Network: 150MBP/s WiFi
Optical: DVD-RW (E:)
-------------------------------------

Phase 2: - Unfinished.
Graphics Card: Palit Nvidia GeForce GTX 560 Smart Edition
1GB GDDR5 2560x1600 GPUEngine-736MHz Memory-3828MHz
£84.99

Bluetooth and SD devices: However much that costs.

RAM: 8GB DDR3 1866MHzs
£64.69

SSD: Solid State Drive of 250+GB, SATA 6+GB/s
This will take over as the system disk, for quicker access to system files and applications.

-------------------------------------
Price: £234.67
CPU: Intel Core i7-4770K MP Unlocked Quad-Core HT Haswell LGA-1150
GPU: 1GB GDDR5 2560x1600 GPUEngine-736MHz Memory-3828MHz (x2 SLI'd)
Memory: 16GB 1866MHz DDR3 (x2 8GB)
Storage (SDD): *Undecided* (SYSTEM C:)
Storage (HDD): 3TB HDD 7200RPM SATA-III-6GB/s Cache-64MB (DATA D:)
Network: 150MBP/s WiFi
Optical: DVD-RW (E:)
-------------------------------------

I'm still planning everything else, but the very final result should be like this:

-------------------------------------
CPU: Intel Core i7-4770K MP Unlocked Quad-Core HT Haswell LGA-1150
GPU: 1GB GDDR5 2560x1600 GPUEngine-736MHz Memory-3828MHz (x2 SLI'd)
Sound Card: *Something with great surround quality and producer abilities.*
Memory: 32GB 1866MHz DDR3 (x4 8GB)
Storage (SDD): 1TB 6+GB/s (SYSTEM C:)
Storage (HDD): 3TB HDD 7200RPM SATA-III-6GB/s Cache-64MB (DATA D:)
Network: 150+MBP/s WiFi
Optical: BR-RW (x2)
FDD: Floppy Cable or USB (x2) (A: & B:)
Monitor: 2560x1600 60fps
Monitor (TV) 1920x1080p 60fps
------------------------------------

Why two floppy disks? I make great use of them, especially since getting a 1990's electric organ. I can put loads of .mid files on a floppy and use it on the organ, like and interactive musical book I can store on my shelf to use between devices. Having 2 FDDs is handy for copying data from one to the other.

But anyway, what do you think of my plan? It's going to be set up in my room and I'll use the 1080p TV as a second monitor. My budget is going to be something like £1,300 max, so I'm really making the most of my IT knowledge to build everything with the right parts from the right sources. It's taking a long time to get all these special deals, but it's easy to spot them with a solid plan.


​   ▲      ▲      ▲
▲ ▲▲ ▲▲ ▲
                                                                      ಠ_ಠ

BBS Signature
VicariousE
VicariousE
  • Member since: Feb. 15, 2001
  • Offline.
Forum Stats
Supporter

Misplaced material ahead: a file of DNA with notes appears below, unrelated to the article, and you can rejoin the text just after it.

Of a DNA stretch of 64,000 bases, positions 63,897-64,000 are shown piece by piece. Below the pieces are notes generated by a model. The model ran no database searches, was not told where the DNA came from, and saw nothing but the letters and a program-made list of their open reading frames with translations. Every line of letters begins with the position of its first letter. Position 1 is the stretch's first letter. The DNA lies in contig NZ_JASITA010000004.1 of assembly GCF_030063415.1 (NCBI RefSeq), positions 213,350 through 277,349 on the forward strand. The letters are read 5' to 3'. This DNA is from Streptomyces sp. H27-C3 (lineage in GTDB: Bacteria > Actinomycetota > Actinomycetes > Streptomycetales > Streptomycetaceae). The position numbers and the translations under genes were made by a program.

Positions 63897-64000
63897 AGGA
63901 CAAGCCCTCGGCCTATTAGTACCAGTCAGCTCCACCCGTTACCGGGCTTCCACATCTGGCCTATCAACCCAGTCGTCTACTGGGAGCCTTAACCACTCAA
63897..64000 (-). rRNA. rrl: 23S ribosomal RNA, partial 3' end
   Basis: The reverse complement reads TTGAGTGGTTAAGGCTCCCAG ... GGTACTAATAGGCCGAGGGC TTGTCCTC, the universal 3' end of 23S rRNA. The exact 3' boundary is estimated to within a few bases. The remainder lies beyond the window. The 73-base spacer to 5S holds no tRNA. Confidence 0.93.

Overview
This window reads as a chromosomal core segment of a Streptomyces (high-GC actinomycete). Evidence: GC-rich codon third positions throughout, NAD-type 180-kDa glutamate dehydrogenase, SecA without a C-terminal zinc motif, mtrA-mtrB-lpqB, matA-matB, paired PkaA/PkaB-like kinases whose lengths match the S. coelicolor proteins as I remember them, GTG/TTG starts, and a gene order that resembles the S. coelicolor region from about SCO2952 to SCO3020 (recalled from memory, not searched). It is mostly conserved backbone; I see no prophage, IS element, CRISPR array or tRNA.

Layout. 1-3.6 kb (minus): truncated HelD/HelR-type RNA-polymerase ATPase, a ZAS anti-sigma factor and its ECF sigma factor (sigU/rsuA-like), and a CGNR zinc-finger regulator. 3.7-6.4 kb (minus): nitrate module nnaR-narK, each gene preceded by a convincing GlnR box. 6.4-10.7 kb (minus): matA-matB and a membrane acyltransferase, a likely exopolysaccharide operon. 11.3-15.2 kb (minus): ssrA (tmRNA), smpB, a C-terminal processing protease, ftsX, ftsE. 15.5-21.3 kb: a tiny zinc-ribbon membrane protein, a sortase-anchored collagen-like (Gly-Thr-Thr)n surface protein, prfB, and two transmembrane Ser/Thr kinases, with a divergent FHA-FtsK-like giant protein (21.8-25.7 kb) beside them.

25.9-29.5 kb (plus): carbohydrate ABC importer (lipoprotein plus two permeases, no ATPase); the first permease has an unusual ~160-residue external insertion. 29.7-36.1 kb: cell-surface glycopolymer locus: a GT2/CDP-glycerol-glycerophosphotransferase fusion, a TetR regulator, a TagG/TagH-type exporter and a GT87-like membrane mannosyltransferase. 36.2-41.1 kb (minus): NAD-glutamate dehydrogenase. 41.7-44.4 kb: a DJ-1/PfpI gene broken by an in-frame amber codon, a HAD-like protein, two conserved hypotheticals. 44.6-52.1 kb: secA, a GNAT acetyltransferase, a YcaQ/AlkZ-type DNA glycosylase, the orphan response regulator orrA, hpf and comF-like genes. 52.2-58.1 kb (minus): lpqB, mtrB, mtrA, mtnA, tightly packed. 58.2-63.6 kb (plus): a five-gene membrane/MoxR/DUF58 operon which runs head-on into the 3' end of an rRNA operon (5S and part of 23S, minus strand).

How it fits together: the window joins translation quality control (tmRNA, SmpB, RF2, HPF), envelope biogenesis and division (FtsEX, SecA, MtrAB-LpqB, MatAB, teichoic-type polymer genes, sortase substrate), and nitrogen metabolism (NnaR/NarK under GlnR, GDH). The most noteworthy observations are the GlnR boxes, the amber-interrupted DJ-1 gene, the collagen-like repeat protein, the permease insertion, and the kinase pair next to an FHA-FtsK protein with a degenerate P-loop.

Level 32
Blank Slate
Response to Computer Construction Crew Feb. 19th, 2014 @ 11:50 PM Reply

At 2/19/14 08:37 PM, Conal wrote: Hey, guys. I've got a realistic plan for building my dream computer, considering I now have money practically falling from my ass hole.

I've got two pennies to rub together as well, but am still wary of going too overboard. I'd love to keep my 500 watt PSU for a new rig, but I know it's too close a call, with an 8 core AMD CPU :p

Intel CPU's don't draw as much as AMD... no clue what your MB or vidya card(s) would draw. So, what's your power supply going to be? Just below a 1000 watts, I'd imagine? Go for the heavier PSU's, and definitely one with a rocker switch in the back.


Now building Vault 101, reverse engineered from yesterdays technology.

BBS Signature
Tony-DarkGrave
Tony-DarkGrave
  • Member since: Jul. 15, 2006
  • Offline.
Forum Stats
Supporter
Level 43
Programmer
Response to Computer Construction Crew Feb. 20th, 2014 @ 12:12 AM Reply

for power supplys the rule is 30% more than what the rig uses, in case of later upgrades or overclocking.

Conal
Conal
  • Member since: Jul. 25, 2006
  • Offline.
Forum Stats
Member
Level 31
Melancholy
Response to Computer Construction Crew Feb. 20th, 2014 @ 01:12 AM Reply

I've just found a video about a computer which is freakishly similar to the one I'm building. http://www.youtube.com/watch?v=qMRvz_IYSgM

It has the same motherboard and hard drive idea (SDD for system, HDD for storage). Except mine is water-cooled with a 3TB HDD and different graphics functionality.

At 2/19/14 11:50 PM, VicariousE wrote: Intel CPU's don't draw as much as AMD... no clue what your MB or vidya card(s) would draw. So, what's your power supply going to be? Just below a 1000 watts, I'd imagine? Go for the heavier PSU's, and definitely one with a rocker switch in the back.

I already said, "PSU: 1200W £87.41". This will come in handy for the crazy level of stuff I've got planned for it in months to come.